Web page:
Friday Offcuts – 28 May 2021

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This week we’ve built in extra commentary provided by well-known industry consultant, Rob de Fégely, on the issue of climbing timber prices seen in recent months and the ongoing supply shortages. In his opinion, “It is not about price anymore, it’s about supply”. If you don’t have a secure supply, put simply, you’re likely to be left out of the supply chain. In our lead story this week, Rob argues that if we don’t use this surge in demand to reset the wood market, we’ll be losing an amazing opportunity to rectify the real issue still facing Australia, the need to grow enough domestic wood to meet the country’s future demand.

Last Friday, the Southern and the Eastland Wood Council’s in New Zealand celebrated training and business success across their respective regions. Both events were very successful, both for the nights themselves and for the buy in by all those working within the industry across each region. Around 900 from the industry (along with their crews, their work mates and their families) turned up, a huge turnout considering the size of each region. We’ve got the winners for each of the respective awards listed in two stories below. We’ve also built in the second in the series from Timberlink, looking at women working with timber and what drove them to pick up a career in the sawmilling industry.

In the technology space this week, we covered recently, plans to trial over the spring and summer break, a pair autonomous logging trucks, led by an experienced driver that was going to be in a third vehicle, on logging roads around northern Ontario, Canada. It’s being led by a forest management company that manage around 1.5 million ha and a Canadian robotics solutions company. A Canadian research organisation has now also joined with another robotics company that specialises in Automated Driving Systems to develop their own off-road truck platooning system for the forestry industry. Similarly, we covered a rather offbeat story a few months back about some rather ambitious plans to send a small satellite with its outer shell made out of plywood, up into space. Far-fetched? Maybe? Plans though, according to the project team, are still on track and they expect to have the first-ever wooden satellite in Earth's orbit by the end of 2021.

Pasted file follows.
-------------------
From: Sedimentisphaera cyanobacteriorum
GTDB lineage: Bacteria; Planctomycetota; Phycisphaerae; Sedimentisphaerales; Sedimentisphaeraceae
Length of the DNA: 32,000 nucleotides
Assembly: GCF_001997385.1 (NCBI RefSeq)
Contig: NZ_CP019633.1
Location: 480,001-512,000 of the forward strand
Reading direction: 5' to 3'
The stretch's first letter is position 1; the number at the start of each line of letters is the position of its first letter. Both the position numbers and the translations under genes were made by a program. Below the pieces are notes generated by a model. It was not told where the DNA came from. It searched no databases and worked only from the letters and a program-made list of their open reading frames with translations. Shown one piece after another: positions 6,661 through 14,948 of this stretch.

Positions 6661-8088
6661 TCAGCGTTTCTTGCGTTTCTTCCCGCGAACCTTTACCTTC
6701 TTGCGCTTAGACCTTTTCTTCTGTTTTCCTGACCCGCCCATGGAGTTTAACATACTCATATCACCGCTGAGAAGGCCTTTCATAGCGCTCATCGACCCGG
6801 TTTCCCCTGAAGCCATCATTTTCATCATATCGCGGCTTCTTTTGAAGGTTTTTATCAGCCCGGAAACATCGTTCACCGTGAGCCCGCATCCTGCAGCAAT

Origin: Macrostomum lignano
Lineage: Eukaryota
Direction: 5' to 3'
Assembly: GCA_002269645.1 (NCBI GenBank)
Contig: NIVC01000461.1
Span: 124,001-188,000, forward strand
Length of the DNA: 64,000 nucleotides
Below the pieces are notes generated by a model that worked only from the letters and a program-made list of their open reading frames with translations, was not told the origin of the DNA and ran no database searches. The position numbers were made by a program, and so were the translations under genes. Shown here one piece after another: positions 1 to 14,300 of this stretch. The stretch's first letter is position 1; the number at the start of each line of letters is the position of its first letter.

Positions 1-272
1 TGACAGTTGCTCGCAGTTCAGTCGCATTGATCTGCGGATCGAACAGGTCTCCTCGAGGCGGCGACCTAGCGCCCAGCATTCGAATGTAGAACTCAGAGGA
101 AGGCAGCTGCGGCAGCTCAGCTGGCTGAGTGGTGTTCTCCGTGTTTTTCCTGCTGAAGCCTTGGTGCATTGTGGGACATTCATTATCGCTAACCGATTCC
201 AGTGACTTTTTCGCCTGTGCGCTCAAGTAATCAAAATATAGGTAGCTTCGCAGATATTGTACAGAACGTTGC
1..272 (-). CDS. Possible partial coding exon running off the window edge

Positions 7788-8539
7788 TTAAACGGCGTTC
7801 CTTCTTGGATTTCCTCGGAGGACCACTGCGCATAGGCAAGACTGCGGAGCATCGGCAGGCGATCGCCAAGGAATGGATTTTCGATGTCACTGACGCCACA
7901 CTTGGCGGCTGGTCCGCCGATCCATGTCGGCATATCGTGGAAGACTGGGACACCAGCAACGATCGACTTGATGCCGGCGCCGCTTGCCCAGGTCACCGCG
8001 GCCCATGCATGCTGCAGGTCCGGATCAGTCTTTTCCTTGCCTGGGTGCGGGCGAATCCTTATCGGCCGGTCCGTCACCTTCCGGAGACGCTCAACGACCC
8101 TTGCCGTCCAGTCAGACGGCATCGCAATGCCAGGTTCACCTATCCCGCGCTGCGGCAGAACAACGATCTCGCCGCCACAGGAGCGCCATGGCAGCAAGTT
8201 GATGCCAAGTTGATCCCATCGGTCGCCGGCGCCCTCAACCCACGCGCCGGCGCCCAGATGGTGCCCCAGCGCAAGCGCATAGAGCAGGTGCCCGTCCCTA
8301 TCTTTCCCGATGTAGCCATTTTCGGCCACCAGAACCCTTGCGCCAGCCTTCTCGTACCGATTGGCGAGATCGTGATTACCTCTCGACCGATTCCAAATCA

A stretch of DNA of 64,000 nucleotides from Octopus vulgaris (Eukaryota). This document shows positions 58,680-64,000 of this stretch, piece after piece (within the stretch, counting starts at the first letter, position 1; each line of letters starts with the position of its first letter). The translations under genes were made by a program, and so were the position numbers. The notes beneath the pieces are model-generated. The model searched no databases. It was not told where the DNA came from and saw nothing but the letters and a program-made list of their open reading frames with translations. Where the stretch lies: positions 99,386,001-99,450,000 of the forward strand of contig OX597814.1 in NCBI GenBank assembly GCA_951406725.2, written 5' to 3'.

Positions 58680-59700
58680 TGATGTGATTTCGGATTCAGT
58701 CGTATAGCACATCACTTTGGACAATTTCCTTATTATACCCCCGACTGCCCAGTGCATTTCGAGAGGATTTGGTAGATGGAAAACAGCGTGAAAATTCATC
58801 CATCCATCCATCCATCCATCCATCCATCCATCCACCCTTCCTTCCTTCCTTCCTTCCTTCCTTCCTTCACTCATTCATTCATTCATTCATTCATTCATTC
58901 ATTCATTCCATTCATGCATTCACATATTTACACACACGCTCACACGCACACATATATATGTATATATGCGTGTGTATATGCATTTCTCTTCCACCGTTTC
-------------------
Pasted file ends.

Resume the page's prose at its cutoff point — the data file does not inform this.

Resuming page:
Finally, for upcoming technology events for local companies. We’ve built in a story this week detailing the impressive line-up of saws and sawmilling expertise who’re involved in Australasia’s two-yearly WoodTECH 2021 sawmilling event running in early August. And the forestry event that’s really causing a buzz right now, across forestry, carbon emitting and investment circles, Carbon Forestry 2021. Numbers already exceed 300 and are still growing daily. It’s running in Rotorua, New Zealand on 15- 16 June and it’s being live streamed internationally. Details can be found on the event website, Carbon Forestry 2021. And on this note, enjoy this week’s read.

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Timber and sawlog prices set to soar!

Well known north American forest market specialist Russ Taylor, reported that at the 1st of May US sawntimber prices have soared approaching one thousand US dollars a cubic metre (AUD 1,300/m3). According to Director of Margules Groome forest industry consultants Rob de Fegely “the same could happen here”..

“Not everyone will agree with me and it is my personal opinion, but I have been watching the supply and demand dynamics of wood products in Australia and around the world for the last thirty years and this time I think it is different! he said”.

“Australia has always been a net importer of forest products including timber and we are now paying a huge price for under investing in new softwood plantations and reducing the log supply from our natural forests. Our past solution of just importing the balance to meet demand is now proving very hard” he said.

The reasons are complex. A lack of surplus supply from Europe, China’s huge demand is soaking up New Zealand log exports, a significant lift in prices and demand in North America combined with logistical challenges with shipping and containers that has coincided with Australia’s new housing boom. Together they have all worked to create this timber shortage.

“I don’t know any sawmiller who can keep up with demand at the moment” Mr de Fégely said Supply is king and if you do not have secure supply, you are likely to be left out of the supply chain. This means that home builders via frame and truss fabricators and sawmillers need closer connections with growers to maintain supply.

“It is not about price anymore it is about supply “he said. A potential timber price of $1,000 per cubic metre should yield softwood sawlog stumpages around $130 to $150 per cubic metre and log prices from natural forests could be even higher due to the premium qualities of our local hardwoods and consumer choices for these natural products.

While these prices may look ‘eye wateringly’ high, their impact on the cost of building a new house will be relatively minor possibly less than 5%, but they may be enough to recommence softwood plantation establishment he said.